Five things we can expect from today's Cabinet meeting on abortion referendum
Both sides of debate will be anxiously awaiting the outcome of the meeting
The Cabinet meets this evening at 5.30pm to make a series of historic decisions that will pave the way for a referendum on abortion.
Both sides of the debate will be anxiously awaiting the outcome of the meeting.
Here Independent.ie Political Editor Kevin Doyle outlines the decisions to be made and the immediate implications.
1. A decision to hold a referendum on May 25 or June 8
The easiest decision facing ministers today will be to actually hold a referendum.
It appears inevitable at this stage that there will be unanimous support for having a vote.
Health Minister Simon Harris will brief ministers that the ideal date would May 25 but that June 8 is also an option. There are fears that going any later than this will lead to a backlash because many students will be away over the summer months.
2. The referendum question: Repeal and Enable
Independent.ie understands the Attorney General has compiled advice to the effect that it is not enough to simply repeal the Eighth Amendment which gives equal rights to a mother and her unborn child.
He has recommended that a new line be inserted into the Constitution, giving direct power for legislation on abortion to the Oireachtas. This would be the case anyway – but sources say Seamus Wolfe believes adding in an ‘enabling’ line will offer more certainty in the event of a court challenge to abortion.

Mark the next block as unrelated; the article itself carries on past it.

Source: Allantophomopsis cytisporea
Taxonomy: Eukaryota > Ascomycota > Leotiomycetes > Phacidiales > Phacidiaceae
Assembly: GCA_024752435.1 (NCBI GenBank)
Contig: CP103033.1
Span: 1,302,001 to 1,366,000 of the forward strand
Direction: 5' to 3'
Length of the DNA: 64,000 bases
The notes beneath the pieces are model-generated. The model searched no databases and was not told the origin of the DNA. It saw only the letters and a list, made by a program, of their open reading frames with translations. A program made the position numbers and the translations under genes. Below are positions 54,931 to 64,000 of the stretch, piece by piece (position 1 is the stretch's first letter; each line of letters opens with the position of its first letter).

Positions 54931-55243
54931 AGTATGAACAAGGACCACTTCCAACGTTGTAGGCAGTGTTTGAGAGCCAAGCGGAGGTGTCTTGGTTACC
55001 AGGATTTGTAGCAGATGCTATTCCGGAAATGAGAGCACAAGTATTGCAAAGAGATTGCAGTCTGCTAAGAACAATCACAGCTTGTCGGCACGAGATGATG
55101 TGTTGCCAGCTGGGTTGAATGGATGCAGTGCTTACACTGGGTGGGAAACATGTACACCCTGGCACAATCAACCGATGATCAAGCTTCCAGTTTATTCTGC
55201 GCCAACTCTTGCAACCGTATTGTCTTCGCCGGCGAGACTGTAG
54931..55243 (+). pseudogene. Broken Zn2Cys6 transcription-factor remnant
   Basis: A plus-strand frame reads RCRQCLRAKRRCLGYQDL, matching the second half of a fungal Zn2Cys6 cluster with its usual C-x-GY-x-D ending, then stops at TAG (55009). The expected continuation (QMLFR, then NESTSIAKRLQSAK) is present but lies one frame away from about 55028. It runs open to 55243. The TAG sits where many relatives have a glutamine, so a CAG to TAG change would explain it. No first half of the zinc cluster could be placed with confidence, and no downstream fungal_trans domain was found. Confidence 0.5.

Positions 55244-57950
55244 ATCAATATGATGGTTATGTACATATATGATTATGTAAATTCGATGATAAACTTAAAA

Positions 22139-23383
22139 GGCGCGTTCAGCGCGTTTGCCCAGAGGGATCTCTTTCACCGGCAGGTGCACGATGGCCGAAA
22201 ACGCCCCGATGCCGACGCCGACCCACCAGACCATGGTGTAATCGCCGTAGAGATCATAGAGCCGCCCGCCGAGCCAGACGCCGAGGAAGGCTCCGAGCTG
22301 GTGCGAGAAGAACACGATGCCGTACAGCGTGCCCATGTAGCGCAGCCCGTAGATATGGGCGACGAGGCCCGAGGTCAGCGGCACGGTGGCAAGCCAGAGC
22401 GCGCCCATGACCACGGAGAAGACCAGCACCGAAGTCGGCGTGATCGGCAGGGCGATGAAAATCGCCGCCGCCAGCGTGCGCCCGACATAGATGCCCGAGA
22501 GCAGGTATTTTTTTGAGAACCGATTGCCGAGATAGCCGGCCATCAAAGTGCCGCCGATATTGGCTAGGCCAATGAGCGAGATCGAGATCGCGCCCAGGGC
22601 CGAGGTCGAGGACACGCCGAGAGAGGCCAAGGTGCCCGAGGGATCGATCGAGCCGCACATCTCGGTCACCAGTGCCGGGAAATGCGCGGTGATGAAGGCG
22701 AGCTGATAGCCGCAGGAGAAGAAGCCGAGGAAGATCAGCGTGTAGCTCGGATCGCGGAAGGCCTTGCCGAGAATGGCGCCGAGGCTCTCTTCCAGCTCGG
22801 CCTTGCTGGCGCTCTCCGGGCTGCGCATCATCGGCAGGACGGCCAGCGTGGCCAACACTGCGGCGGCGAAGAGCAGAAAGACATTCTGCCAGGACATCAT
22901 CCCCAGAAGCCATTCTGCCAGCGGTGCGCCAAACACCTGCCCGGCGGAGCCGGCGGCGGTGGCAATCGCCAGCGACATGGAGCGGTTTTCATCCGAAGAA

3. The real question: Abortion on demand up to 12 weeks?
It won’t be asked on the ballot paper but the referendum will take place with an understanding that if the Eighth Amendment is repealed, then Health Minister Simon Harris will bring forward legislation for a GP-led abortion scheme.
Mr Harris will publish details of the potential legislation before the referendum.
4. Leo Varadkar’s view 'evolves' to point where he supports abortion
The Taoiseach will today announce that he will campaign for abortion to be allowed up to 12 weeks.
His view on the issue has evolved over time but sources say he supports the recommendations of an all-party Oireachtas committee.
5. Simon Coveney will see 12 weeks 'a step too far'
The Cabinet is likely to be split on the idea of 12 weeks.
Independent.ie understands Tánaiste Simon Coveney, who is very much on the conservative side of Fine Gael, is now in favour repealing the Eighth – but remains against unrestricted abortion in the first trimester.
Sources said Mr Coveney understands the need for some change but thinks the proposals on the table today go too far.
Other Cabinet ministers who have yet to publicly declare a position include Michael Creed, Heather Humphreys, Denis Naughten, Richard Bruon and Michael Ring.